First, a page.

In July of 2022, I was diagnosed with a tumour in the left frontal lobe of my brain; what doctors termed the eloquent, dominant brain.
Every medical professional I’ve met since has asked: how did you first find out? The average person has a 1% chance of developing a brain tumour, and the varied symptoms depend on the location of the mass.
I was diagnosed with a tumour in my brain … I’ve never been happier or felt more blessed than I do right now
In my case, my sister and I had been relaxing in Bali when I suffered a seizure that prompted her to rush me to the hospital. I was 30 years old, freshly resigned from a rewarding job, and headed into a Master’s degree in Germany in August. I woke up in the emergency room with a very different life.
Six months later, I am glad to have completed active treatment, and excited for a second future. In fact, I’ve never been happier or felt more blessed than I do right now, and I’m eager to share with you why.
The Fear of Death
I am probably the most anxious person I know. When things go great, I still want everything to be as perfect as possible. When things go badly, I can think of at least three ways it might get worse. And yet, my heart now is full, without fear or anxiety, because of my cancer.
Why didn’t I have a crisis of faith? I credit the Bible-preaching church I attended and the fellowship within it. Years of good preaching, Bible study, prayer meetings, and observing the conduct of better Christians had all worked together to prepare my heart.
They also saved me from some of the common questions. I already knew that:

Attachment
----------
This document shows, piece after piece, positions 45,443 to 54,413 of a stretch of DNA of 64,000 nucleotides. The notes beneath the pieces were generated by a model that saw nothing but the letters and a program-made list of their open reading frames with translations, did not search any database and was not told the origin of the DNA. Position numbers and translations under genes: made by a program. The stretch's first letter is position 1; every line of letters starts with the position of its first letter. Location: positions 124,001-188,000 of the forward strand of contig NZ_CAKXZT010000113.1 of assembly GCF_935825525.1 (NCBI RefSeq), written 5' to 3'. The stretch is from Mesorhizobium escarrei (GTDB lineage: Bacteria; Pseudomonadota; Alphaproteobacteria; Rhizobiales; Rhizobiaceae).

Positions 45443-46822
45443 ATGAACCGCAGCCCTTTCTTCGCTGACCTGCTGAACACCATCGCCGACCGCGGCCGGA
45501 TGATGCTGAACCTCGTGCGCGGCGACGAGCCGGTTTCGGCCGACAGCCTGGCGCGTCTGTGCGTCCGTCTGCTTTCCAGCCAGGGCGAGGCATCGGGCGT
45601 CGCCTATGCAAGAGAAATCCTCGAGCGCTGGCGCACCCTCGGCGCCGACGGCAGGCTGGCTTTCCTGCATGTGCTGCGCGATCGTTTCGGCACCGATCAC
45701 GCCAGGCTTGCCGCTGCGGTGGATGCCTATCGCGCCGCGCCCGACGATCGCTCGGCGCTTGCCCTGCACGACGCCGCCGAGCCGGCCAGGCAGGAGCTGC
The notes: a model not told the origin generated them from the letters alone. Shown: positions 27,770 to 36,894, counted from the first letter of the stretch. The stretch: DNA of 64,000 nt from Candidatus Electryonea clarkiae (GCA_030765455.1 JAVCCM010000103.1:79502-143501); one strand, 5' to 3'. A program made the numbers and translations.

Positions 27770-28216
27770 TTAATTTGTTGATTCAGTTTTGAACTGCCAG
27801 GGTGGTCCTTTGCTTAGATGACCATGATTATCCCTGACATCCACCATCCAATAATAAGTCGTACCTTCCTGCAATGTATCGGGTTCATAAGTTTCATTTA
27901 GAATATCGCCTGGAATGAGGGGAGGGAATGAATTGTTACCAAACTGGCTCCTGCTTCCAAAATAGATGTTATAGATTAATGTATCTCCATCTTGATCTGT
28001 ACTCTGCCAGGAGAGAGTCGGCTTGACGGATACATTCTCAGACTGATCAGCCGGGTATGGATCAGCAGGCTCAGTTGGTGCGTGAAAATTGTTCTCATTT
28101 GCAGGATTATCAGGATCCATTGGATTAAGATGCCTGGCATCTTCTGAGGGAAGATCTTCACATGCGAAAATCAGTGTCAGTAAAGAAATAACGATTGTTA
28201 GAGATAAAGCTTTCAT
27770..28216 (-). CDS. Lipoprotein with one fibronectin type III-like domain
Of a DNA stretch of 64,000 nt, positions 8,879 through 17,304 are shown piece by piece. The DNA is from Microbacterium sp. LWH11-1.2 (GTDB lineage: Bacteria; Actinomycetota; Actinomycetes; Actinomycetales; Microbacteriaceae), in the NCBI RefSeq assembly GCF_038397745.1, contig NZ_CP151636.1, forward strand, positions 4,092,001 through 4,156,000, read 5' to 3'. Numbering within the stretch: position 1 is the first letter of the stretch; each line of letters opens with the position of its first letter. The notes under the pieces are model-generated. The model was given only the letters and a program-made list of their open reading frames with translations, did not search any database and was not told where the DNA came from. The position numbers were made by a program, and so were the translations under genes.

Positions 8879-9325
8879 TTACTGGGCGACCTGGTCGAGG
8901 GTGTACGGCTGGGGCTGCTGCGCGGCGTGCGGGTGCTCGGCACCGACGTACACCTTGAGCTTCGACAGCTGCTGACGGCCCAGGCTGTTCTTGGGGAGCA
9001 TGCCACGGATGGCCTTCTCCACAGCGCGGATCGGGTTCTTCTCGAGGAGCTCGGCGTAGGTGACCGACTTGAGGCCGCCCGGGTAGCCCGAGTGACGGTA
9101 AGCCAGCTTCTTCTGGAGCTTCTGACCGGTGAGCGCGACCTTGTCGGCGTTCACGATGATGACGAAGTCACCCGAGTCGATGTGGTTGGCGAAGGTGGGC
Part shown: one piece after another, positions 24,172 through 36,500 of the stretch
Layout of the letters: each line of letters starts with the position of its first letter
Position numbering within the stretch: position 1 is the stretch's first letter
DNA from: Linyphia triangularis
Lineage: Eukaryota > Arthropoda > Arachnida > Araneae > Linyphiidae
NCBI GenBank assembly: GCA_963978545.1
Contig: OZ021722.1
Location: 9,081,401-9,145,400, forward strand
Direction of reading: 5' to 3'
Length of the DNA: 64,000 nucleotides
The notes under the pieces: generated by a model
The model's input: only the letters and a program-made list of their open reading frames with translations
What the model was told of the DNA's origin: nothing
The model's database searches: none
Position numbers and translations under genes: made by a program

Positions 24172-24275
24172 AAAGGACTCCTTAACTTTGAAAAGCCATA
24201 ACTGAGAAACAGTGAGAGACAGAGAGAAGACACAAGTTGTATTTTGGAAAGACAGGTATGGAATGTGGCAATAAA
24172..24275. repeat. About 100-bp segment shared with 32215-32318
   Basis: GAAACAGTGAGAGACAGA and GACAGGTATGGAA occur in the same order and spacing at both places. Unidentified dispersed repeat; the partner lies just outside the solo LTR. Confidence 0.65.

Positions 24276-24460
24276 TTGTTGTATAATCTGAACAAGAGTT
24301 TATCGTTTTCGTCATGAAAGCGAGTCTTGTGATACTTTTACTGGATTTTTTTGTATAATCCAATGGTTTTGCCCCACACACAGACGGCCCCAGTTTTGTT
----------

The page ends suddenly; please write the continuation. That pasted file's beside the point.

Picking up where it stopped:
- Suffering comes to everyone;
- I was going to die eventually, because life has a 100% fatality rate;
- No one can predict with total certainty what the future holds;
I also knew that:
- If I suffered, it didn’t mean that God was punishing me;
- When I die, I won’t lose everything;
- God’s plans for me will triumph no matter what (Rom 8:37-39 ).
God’s plans for me will triumph no matter what.
And yet, the intellectual knowledge was still not enough. The night before my open craniotomy (my brain surgery), I didn’t know if the procedure would take away my speech or my personality, or if I would die on the table. That night, I read through the book of Job: I wanted to see why God was so pleased with Job and his response to his suffering.
I wanted, somehow, to suffer well too. I learned and committed to two things:
First, I would bear my suffering, but I would not multiply it by worrying about why or what next. Nor would I overthink my symptoms, pains or discomforts; I would have to persevere through them regardless.
Secondly, even if I died, I would not dishonour my God in the time I had left by charging Him with injustice, privately or publicly.